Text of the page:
See it if want to see a very intriguing play. It holds your attention the entire time and is very educational. A fantastic work of August Wilson.
Don't see it if you are trying to see a show with young children.
See it if you like being immersed in an "everyman" culture that provides insights into human motivations and realistic characterizations.
Don't see it if if you find it challenging or are not interested in interpreting human psychological interactions.
See it if you want to experience one of the best acted plays by one of the best writers to ever share their work with the world. God Bless A. Wilson!
Don't see it if You are offended by language or adult themes/situations. Other than that, EVERYONE should go!
See it if No "if". See this. Absolutely remarkable. This was my first August Wilson play and I am changed. The acting and writing are incredible.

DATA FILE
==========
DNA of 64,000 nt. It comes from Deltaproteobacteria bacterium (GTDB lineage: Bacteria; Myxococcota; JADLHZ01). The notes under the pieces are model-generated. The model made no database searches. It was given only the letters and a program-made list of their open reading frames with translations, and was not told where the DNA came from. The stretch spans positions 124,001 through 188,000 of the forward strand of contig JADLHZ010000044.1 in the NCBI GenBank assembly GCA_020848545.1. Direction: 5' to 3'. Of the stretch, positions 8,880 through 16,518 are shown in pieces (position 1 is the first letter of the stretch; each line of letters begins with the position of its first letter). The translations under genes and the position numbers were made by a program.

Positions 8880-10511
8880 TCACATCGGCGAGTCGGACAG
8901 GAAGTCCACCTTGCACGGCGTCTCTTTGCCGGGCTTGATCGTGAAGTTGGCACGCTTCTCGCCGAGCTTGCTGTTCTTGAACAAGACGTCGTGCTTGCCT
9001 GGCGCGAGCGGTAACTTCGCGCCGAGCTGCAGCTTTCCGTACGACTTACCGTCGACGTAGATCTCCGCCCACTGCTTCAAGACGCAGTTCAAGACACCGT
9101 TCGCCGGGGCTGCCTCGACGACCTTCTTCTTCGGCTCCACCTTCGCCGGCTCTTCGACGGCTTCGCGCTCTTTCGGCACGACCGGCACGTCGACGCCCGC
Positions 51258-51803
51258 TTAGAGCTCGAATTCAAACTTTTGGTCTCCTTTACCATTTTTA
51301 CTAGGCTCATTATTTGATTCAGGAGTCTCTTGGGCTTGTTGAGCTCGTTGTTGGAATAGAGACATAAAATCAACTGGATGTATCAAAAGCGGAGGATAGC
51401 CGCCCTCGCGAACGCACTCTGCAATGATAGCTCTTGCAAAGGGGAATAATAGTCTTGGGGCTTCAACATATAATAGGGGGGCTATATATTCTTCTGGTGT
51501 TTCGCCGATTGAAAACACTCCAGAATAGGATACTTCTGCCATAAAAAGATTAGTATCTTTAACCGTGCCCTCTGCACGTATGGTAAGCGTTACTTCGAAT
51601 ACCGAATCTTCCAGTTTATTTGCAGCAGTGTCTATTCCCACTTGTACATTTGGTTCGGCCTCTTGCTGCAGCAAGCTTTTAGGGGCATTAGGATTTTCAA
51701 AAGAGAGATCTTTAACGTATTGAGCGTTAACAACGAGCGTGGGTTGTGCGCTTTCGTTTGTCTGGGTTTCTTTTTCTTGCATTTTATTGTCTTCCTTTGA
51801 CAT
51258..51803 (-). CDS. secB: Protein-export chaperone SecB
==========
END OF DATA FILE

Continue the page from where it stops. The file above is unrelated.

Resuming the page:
Don't see it if For the first time, I'm stumped with this section. Please watch any production of this you come across.
See it if you enjoy August Wilson's writing or have yet to see his work for he is a wonderful story teller---very real life
Don't see it if you want a show that fails to entertain and leave you thinking about others' life styles and the choices we all must make to exist in this
See it if You're an August Wilson fan. Interested in inter generational dynamics. Urban, gritty
Don't see it if Not interested in thought provoking shows or shows set in a different time dealing with poverty and race issues
See it if If you're a fan of August Wilson's formula which is essentially a day in the life of the everyman. This iteration is focused on cab drivers.
Don't see it if It's a lot of sitting through dialogue around the everyday and mundane to get to a few interesting plot elements..pacing issues.
See it if you want a master class in acting. This is one of the finest ensembles in ages. The set/production design is also amazing.
Don't see it if you don't like August Wilson, although even then, this is one of his best.
See it if you appreciate a perfectly cast production of a relevant play by an important writer. MTC at it's best.